Victor Patrascan: The Trouble With Being Born Romanian
- Murray Robertson
- 24 August 2018
This article is from 2018
A barrier-breaking gig with the occasional misstep
Comedian Victor Patrascan wants to break down the barriers between us and accept that there is no race but the human race. In The Trouble With Being Born Romanian, he explains that he's only considered 'Romanian' in Edinburgh whereas in his homeland he's just 'a guy', while in London he's erroneously labelled as 'Polish'. None of these designations mean anything to Patrascan, who just wants to get along with his fellow citizens.
Filtering the absurdity of racism through astute observations and anecdotes, he's an engaging comedian with some nicely drawn analogies. He often comes across as over-earnest which actually makes his material funnier, and he softens many of his gags with a cheeky smile, a ploy he uses to gain approval when his stories occasionally venture into edgier territory. Patrascan says he learned English late in his relatively young life and is still trying to understand its various complexities, but he has a firm grasp of vernacular and vividly demonstrates how the language's myriad rules both fascinate and bewilder him.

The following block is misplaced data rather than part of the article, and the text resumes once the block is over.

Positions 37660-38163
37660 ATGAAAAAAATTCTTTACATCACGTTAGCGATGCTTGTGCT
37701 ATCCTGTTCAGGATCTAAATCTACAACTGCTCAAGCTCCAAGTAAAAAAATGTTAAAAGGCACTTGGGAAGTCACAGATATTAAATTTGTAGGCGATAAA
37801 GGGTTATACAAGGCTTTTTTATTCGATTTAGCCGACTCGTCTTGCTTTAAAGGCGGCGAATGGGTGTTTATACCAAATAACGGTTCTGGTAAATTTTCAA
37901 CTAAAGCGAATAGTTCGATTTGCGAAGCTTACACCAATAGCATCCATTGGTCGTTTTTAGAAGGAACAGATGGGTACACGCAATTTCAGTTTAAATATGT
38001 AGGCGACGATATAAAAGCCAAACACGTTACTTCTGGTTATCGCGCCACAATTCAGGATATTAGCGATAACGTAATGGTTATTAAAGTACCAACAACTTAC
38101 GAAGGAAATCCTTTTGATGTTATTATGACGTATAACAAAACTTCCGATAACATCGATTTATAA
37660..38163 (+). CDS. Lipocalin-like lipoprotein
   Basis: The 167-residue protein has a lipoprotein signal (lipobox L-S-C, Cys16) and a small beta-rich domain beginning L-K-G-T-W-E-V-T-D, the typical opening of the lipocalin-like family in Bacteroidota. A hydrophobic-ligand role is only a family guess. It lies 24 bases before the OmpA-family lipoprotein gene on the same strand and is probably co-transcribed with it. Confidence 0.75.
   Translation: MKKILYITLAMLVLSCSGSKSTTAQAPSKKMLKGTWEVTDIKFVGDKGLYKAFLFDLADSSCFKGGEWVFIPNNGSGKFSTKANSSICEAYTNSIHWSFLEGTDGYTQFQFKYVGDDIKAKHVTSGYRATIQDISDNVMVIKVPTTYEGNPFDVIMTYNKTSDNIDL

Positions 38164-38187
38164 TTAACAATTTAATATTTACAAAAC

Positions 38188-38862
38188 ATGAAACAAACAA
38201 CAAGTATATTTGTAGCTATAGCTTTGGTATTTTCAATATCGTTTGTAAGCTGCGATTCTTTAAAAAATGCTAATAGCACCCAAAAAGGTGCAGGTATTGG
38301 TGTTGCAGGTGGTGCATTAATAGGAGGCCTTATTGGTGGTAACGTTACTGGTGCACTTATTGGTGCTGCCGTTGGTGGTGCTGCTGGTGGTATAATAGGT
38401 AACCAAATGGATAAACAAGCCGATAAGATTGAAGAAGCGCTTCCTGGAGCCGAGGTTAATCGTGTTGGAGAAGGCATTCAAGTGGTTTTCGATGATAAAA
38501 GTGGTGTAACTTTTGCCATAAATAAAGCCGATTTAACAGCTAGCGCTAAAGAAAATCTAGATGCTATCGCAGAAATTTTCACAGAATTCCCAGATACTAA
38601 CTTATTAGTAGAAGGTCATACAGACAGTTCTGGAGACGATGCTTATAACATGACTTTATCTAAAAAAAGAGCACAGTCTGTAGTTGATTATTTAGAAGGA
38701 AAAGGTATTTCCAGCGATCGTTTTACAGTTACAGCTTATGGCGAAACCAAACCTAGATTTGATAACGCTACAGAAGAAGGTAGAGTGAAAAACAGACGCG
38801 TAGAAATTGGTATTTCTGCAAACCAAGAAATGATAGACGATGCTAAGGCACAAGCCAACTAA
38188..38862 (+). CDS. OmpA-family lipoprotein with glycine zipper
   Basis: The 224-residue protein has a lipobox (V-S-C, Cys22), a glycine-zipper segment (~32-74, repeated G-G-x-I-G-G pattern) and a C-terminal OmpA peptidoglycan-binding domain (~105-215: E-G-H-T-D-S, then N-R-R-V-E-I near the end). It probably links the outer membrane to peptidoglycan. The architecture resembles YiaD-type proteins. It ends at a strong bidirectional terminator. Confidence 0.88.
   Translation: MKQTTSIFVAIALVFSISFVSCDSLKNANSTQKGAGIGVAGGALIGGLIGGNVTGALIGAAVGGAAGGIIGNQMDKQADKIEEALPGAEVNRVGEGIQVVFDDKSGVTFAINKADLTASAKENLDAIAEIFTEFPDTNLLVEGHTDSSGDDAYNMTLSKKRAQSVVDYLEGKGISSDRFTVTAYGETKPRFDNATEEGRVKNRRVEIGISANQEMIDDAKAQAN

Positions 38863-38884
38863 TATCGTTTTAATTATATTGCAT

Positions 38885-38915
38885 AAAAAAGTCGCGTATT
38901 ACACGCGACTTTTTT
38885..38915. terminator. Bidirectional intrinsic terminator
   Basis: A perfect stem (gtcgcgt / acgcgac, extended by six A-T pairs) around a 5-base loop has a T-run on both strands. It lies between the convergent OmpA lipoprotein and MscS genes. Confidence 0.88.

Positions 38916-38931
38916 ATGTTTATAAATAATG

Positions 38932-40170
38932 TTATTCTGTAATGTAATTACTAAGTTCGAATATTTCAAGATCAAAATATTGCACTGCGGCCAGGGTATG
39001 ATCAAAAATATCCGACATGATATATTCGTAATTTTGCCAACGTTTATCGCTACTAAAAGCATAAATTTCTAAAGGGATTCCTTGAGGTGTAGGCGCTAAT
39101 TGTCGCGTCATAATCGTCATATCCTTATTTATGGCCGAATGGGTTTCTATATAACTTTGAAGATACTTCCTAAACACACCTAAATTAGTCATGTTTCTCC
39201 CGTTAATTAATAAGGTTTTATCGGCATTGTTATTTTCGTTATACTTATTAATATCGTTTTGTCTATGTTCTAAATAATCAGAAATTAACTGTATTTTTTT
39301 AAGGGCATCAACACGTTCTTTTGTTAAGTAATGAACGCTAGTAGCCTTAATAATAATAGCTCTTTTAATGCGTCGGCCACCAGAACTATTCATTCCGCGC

He also brings an interesting international perspective to political matters such as Brexit, Trump and Tommy Robinson, who he skewers with a crowd-pleasing punchline. Not everything hits the mark, particularly a joke about Madeleine McCann that's a decade late and set in the wrong country. Its uneasy reception suggests he's testing the goodwill of the crowd. 'You took a chance on a Romanian speaking broken English,' he says, delighted at the respectable crowd who've gathered to see him. With such a strong command of his material (and his secondary language) it seems the gamble paid off.
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